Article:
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STATE OF WISCONSIN

BEFORE THE WISCONSIN EMPLOYMENT RELATIONS COMMISSION

In the Matter of the Petition of

AFSCME, COUNCIL 40, AFL-CIO

Involving Certain Employees of

RICHLAND SCHOOL DISTRICT

Case 56

No. 68080

ME-1246

Decision No. 24683-C

Appearances:

Kirk D. Strang and Edward J. Williams, Davis & Kuelthau, S.C., Ten East Doty Street, Suite 600, Madison, Wisconsin 53703, appearing on behalf of Richland School District.

Michael J. Wilson and Thor Backus, 8033 Excelsior Drive, Suite "B", Madison, Wisconsin 53717-2900, appearing on behalf of the Richland School District Employees, Local 2085-B, AFSCME, AFL-CIO.

FINDINGS OF FACT, CONCLUSIONS OF LAW AND ORDER CLARIFYING BARGAINING UNIT

On June 13, 2008, AFSCME, Council 40, AFL-CIO, filed a petition with the Wisconsin Employment Relations Commission on behalf of the Richland School District Employees, Local 2085-B, AFSCME, AFL-CIO to clarify an existing Local 2085-B bargaining unit of Richland School District employees by inclusion of three positions: the District Receptionist/Secretary ­ Maintenance & Transportation, the Business Secretary- Budgetary and Bookkeeping, and the Secretary- Special Education/Pupil Services.

A hearing on the petition was held on September 12, 2008 and continued on October 3, 2008 before Examiner Michael O'Callaghan and Commissioner Paul Gordon. The District, contrary to AFSCME, asserted that the positions are properly excluded from the bargaining unit by way of mutual agreement with the AFSCME prior to the representation election in

No. 24683-C

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Dec. No. 24683-C

1987 and that the Commission should enforce this voluntary agreement by application of its "deal is a deal" doctrine. The District also asserted, contrary to AFSCME, that the positions are properly excluded from the unit because the incumbents are confidential employees within the meaning of Sec. 111.70(1)(i), Stats.

On November 8, 2008, AFSCME withdrew its petition as to the Business Secretary- Budgetary and Bookkeeping.

The parties submitted written briefs on December 12, 2008 The parties communicated to the Commission in writing on January 9, 2009 that they waived reply briefs and the record was closed.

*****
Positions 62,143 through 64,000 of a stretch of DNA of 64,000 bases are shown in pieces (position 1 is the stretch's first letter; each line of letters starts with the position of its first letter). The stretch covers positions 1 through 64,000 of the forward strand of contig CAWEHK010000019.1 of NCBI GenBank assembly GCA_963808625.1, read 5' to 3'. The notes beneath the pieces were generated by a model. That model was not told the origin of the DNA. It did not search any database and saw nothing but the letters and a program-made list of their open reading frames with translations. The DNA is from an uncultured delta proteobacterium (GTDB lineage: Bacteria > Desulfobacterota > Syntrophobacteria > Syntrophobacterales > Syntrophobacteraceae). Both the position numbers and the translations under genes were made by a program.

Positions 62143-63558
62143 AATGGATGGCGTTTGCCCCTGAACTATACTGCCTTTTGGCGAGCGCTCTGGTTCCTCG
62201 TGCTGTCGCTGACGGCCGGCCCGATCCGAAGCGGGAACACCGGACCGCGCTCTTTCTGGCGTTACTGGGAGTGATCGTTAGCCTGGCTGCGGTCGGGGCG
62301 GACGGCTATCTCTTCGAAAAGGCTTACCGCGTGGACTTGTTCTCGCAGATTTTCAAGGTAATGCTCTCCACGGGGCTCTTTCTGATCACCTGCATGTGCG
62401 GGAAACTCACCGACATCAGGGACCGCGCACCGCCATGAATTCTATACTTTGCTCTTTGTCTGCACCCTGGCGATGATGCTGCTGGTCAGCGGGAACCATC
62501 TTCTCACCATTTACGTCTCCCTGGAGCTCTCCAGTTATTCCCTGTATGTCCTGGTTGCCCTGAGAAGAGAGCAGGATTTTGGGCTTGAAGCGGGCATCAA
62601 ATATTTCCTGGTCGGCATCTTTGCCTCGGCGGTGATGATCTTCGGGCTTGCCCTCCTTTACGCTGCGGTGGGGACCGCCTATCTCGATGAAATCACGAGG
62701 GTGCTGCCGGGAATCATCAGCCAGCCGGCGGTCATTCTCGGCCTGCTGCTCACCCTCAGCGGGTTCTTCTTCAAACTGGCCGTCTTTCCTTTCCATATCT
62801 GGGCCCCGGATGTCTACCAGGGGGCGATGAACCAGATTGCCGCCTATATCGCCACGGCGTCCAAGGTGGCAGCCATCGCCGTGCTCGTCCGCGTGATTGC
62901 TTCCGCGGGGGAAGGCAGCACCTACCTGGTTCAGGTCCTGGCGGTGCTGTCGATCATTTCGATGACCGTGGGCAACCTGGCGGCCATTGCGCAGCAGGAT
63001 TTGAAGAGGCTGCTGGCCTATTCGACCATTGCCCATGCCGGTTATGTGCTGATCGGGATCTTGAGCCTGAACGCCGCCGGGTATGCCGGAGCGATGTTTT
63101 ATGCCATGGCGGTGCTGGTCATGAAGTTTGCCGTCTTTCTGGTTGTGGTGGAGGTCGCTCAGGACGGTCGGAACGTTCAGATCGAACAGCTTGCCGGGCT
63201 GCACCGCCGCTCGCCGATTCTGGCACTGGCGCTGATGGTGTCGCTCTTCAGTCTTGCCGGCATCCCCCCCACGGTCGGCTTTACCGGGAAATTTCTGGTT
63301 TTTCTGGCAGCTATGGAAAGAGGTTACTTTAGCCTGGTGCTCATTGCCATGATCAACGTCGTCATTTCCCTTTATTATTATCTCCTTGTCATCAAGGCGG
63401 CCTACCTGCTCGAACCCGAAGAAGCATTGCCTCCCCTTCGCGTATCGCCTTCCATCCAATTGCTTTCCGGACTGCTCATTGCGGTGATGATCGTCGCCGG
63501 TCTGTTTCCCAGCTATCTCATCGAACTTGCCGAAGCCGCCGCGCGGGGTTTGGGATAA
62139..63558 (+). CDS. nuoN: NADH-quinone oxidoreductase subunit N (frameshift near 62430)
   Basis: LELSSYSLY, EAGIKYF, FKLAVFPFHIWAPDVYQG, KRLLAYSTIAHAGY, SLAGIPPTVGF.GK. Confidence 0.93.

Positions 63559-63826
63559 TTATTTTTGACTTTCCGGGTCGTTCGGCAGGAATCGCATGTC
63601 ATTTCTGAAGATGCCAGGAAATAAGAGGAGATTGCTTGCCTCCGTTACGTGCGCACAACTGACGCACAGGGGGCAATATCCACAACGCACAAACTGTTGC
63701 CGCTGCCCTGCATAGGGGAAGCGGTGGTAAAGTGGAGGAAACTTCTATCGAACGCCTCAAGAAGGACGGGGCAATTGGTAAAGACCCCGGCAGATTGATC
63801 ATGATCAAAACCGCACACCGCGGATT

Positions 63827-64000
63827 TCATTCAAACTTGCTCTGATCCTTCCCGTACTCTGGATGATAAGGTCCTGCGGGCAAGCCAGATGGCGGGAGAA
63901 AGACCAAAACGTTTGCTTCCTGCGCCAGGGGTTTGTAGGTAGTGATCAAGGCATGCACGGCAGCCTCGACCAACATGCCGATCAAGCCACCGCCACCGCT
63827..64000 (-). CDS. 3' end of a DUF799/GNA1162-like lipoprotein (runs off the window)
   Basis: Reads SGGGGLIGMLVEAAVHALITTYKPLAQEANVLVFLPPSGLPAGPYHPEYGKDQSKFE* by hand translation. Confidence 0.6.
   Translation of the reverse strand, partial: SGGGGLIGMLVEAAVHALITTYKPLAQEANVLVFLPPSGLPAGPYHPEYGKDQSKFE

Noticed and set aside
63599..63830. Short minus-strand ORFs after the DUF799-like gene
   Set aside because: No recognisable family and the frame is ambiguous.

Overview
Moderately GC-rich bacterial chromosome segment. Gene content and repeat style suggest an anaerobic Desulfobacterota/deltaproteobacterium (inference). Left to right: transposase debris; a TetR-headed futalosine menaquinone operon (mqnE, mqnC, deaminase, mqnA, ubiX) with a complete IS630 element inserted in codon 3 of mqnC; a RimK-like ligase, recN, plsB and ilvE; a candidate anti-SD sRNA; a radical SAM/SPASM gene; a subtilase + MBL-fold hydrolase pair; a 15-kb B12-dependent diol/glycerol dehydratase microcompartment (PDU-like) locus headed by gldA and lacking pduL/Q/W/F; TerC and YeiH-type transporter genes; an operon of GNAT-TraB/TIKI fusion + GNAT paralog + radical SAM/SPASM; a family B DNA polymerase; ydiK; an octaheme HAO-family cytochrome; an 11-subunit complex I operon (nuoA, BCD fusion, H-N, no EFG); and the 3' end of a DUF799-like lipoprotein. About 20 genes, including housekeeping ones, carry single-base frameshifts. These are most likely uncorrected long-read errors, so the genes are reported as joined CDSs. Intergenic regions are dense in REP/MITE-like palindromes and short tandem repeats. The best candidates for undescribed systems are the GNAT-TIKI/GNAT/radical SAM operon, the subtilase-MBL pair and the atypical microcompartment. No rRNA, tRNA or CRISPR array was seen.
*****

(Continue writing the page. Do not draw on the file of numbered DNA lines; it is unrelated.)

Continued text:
Having reviewed the record and being fully advised in the premises, the Commission makes and issues the following

FINDINGS OF FACT

1. Richland School District, herein the District, is a municipal employer that provides educational services through its employees including 122 teachers in a professional employee bargaining unit, 42 clerical/aides/food service employees in the bargaining unit represented by Richland School District Employees Local 2085-B, AFSCME, AFL-CIO, and 17 custodial/maintenance employees in another AFSCME bargaining unit.

2. Prior to the 1987 election by which AFSCME became the collective bargaining representative of the clerical/aide/food service bargaining unit of District employees, the parties negotiated over the scope of the potential bargaining unit and over who would be eligible to vote in the election and be included in the bargaining unit if AFSCME were selected as the collective bargaining representative. Among other matters, the parties agreed that all five clerical employees who worked in the District's central office were confidential employees and thus could not vote in the election and would be excluded from the bargaining unit. Since 1987, all clerical employees working in the District's central office have been excluded from the bargaining unit.